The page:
Into thin air

Cindy (not her real name) had stopped attending Young Life meetings, and was partying pretty hard again. She acknowledged as much when I asked her what was going on. Cindy had made a profession of faith in Christ, and tried the Christian life for a few months.

Then she walked away. “It’s not for me,” she said, owning her choice but avoiding eye contact with me after that. We hung around occasionally after that, but she drifted away. I chalked it up to imagining she felt convicted by my committment to Christ. Though maybe my committment played a factor in our estrangement, years later, Cindy’s always-averted eyes flickered onto my memory’s replay screen.

She’d grown up knowing she was a change-of-life “accident”. Her parents reminded her of it all the time, as if it was her fault. Both parents, well into their careers, were unable to make the shift in their lives to embrace her as they had her much older siblings. She wasn’t planned, wasn’t wanted. She wore shame like her newest boyfriend’s oversized varsity jacket and rarely smiled…

…except for that brief time after she told me she prayed to receive Christ. Cindy laughed like a child on a playground when she told a group of us about her prayer. Maybe she’d found the way to a Father who would be able to heal the deep wound in her soul.

But her newfound faith seemed to lose traction a few weeks…months at the most…after that. The lights went out, and she seemed to have pulled the shades down over her soul. She disappeared. Her pain obscured God, and she turned away from Him.**

I thought of my friend when I read David Sanford’s If God Disappears: 9 Faith Wreckers and What To Do About Them (SaltRiver). This slim 158-page hardcover is written in a conversational, approachable tone, designed to respond to the stuff that obscures God’s presence in our lives. Sanford discusses faith wreckers like:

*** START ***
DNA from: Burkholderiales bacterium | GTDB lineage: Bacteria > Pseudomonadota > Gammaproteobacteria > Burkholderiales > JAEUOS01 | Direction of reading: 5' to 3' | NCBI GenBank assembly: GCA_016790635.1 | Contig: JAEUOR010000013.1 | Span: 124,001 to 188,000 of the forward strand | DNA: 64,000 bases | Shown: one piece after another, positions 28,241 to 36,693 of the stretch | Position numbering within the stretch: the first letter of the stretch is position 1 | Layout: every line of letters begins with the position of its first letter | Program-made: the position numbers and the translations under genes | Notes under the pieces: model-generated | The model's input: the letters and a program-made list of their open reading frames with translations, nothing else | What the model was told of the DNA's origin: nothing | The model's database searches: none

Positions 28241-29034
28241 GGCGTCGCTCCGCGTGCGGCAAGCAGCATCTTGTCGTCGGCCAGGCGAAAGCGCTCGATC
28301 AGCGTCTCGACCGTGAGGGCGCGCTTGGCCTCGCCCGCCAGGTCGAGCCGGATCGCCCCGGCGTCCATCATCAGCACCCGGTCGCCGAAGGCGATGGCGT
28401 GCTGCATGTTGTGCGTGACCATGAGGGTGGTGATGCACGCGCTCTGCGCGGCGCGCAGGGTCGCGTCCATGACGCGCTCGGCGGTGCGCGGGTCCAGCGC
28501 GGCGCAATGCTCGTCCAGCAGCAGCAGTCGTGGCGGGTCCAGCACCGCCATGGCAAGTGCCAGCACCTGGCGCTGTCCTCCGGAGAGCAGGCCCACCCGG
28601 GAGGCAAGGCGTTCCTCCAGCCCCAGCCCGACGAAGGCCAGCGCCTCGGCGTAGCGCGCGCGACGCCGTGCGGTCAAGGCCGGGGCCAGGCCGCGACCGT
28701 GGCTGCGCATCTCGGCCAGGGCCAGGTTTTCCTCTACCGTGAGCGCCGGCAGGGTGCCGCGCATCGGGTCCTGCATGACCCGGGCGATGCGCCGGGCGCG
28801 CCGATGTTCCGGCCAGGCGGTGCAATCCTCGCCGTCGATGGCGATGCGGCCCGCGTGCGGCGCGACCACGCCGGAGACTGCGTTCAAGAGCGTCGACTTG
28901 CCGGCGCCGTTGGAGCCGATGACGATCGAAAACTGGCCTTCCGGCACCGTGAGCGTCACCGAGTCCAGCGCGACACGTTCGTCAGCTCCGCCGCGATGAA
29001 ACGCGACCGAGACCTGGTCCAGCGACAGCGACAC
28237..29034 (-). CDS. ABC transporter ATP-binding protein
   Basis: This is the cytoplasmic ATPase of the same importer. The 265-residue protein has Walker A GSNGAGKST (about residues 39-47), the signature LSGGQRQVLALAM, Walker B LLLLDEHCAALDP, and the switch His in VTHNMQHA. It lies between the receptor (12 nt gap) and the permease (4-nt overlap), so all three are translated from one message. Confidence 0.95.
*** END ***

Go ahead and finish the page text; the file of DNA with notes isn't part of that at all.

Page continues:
- Neglecting time with God
- Experiencing crushing circumstances
- Being wounded by the church
- Living as an individualist
(and 5 more)

If God Disappears is meant to be a safe place for a reader to see some of their own struggles mirrored in the stories of others. There are some general Biblical principles presented in each chapter, along with an empathetic tone. A couple of times in this story-filled volume, the anecdotes of those who’ve made it through to the other side of a struggle can make the process sound simpler than it would be for a reader. (That’s the sometimes the problem with after-the-fact anecdotes: the mess and time passage of a struggle gets compressed into a nugget of a story.)

But that’s a small quibble, and it might just be me. The gentle, genuine care Sanford uses to address readers comes through loud and clear. The book is a helpful tool, especially if it’s accompanied by the kind of in-person continuing dialogue about its contents that I wish I could have had with Cindy when she first averted her eyes and disappeared from my life.

**I don’t know what happened to Cindy. I do know she is priceless to God, and that her story with Him isn’t over yet.

About Michelle Van Loon

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